Mikko Koivu and Martin Skoula keep Henrik Sedin in check as Niklas Backstrom makes a save. (Photo by Jeff Vinnick/NHLI via Getty Images)
Two teams with the fewest number of star skaters in their division are currently battling it out for a Northwest crown.
Note the careful inclusion of the word ‘skater’ in the previous sentence, because the Vancouver Canucks get the best goaltending in the league and the vast majority of NHL teams would trade puckstoppers with the Minnesota Wild, too. Roberto Luongo is a huge reason why the Canucks currently lead the Northwest, with Niklas Backstrom’s Wild a single point behind.
But without the injured Marian Gaborik, the closest thing the Wild has to a star skater is Mikko Koivu. Yes, Koivu is proving himself a very capable No. 1 center, but he has still only scored three goals this year.
The Canucks don’t have a point-per-game guy on their roster right now. Henrik and Daniel Sedin are quality, creative hockey players, but most people agree they’re not true, drive-your-team, front-liners.
However, what the Wild and Canucks both possess is a quality that’s equally unspectacular and essential. It’s called predictability.
I remember the late Roger Neilson once saying of the Ottawa Senators (back when they were a consistently good regular season team) that they were like a can of soup; you knew exactly what to expect every time you played them.
The Canucks and Wild both have soup-esque qualities. There’s very little in the way of surprises, which is a tribute to their coaching and the ability of their players to execute a game plan.
If you thought of the Northwest Division as the Periodic Table of Elements and I was a person with a working grasp of Grade 11 chemistry, a great, specific analogy could be made here. Instead, let’s just leave it at this; Vancouver and Minnesota are far and away the least-volatile entities in a division of head cases.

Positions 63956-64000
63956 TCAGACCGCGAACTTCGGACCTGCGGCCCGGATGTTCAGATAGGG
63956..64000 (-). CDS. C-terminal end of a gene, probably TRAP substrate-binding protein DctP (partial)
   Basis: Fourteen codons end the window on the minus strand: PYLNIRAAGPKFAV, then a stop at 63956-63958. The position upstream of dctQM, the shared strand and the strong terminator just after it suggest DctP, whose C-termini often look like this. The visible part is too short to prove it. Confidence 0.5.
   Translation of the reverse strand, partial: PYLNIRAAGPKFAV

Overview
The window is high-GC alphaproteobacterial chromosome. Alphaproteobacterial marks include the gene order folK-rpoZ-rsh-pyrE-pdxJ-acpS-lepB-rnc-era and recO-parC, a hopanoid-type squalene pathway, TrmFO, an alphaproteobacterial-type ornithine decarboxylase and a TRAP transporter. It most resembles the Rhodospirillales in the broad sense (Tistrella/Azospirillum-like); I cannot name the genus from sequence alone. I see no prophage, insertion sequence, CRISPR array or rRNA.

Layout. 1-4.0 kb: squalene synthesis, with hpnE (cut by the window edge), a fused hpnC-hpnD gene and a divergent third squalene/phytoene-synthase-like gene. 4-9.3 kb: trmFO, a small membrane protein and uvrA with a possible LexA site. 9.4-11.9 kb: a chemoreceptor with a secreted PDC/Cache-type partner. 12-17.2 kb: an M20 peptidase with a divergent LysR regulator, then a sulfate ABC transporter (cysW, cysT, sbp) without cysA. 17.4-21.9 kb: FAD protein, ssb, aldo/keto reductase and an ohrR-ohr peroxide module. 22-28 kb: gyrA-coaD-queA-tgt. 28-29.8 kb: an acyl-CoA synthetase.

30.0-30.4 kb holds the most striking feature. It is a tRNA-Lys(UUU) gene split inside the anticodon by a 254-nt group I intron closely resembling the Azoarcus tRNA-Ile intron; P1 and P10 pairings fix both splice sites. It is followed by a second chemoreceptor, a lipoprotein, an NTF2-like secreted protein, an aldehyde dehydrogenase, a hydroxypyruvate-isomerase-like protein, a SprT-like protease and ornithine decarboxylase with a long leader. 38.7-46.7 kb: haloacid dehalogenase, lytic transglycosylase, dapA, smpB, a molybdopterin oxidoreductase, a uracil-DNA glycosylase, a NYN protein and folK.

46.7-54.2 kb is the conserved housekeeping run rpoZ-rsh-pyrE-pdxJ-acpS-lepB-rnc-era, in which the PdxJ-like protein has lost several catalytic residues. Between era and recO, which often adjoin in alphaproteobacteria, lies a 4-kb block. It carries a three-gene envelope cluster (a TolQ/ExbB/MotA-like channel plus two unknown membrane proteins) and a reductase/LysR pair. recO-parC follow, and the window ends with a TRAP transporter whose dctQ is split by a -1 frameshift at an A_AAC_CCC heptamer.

Calgary and Edmonton don’t know from one day to the next what they’ll get from their troops. Youth is the Oilers’ excuse for inconsistency, but what do the Flames blame it on? Some believe Calgary can compete for the Cup, but how many true contenders already have a 6-0 and two 6-1 losses on their docket?
Colorado has some dependable performers up front, but is reliant on goaltending that wavers from competent to crushing.
Add it up and it’s a safe bet the teams that currently occupy the top two spots in the Northwest are going to stay there.
What’s old is new – and good – again
Can’t help but notice that if the playoffs started tomorrow, five Original Six teams would qualify. Even the one that wouldn’t, Toronto, hasn’t exactly been a pushover this year and the Leafs will certainly improve once Vesa Toskala finds his game.
If you’re wondering, the last time all six old-school clubs made the post-season was 1996.
Ryan Dixon is a writer and copy editor for The Hockey News magazine, the co-author of the book Hockey's Young Guns and a regular contributor to THN.com. His blog appears Wednesdays and his column, Top Shelf, appears Fridays.
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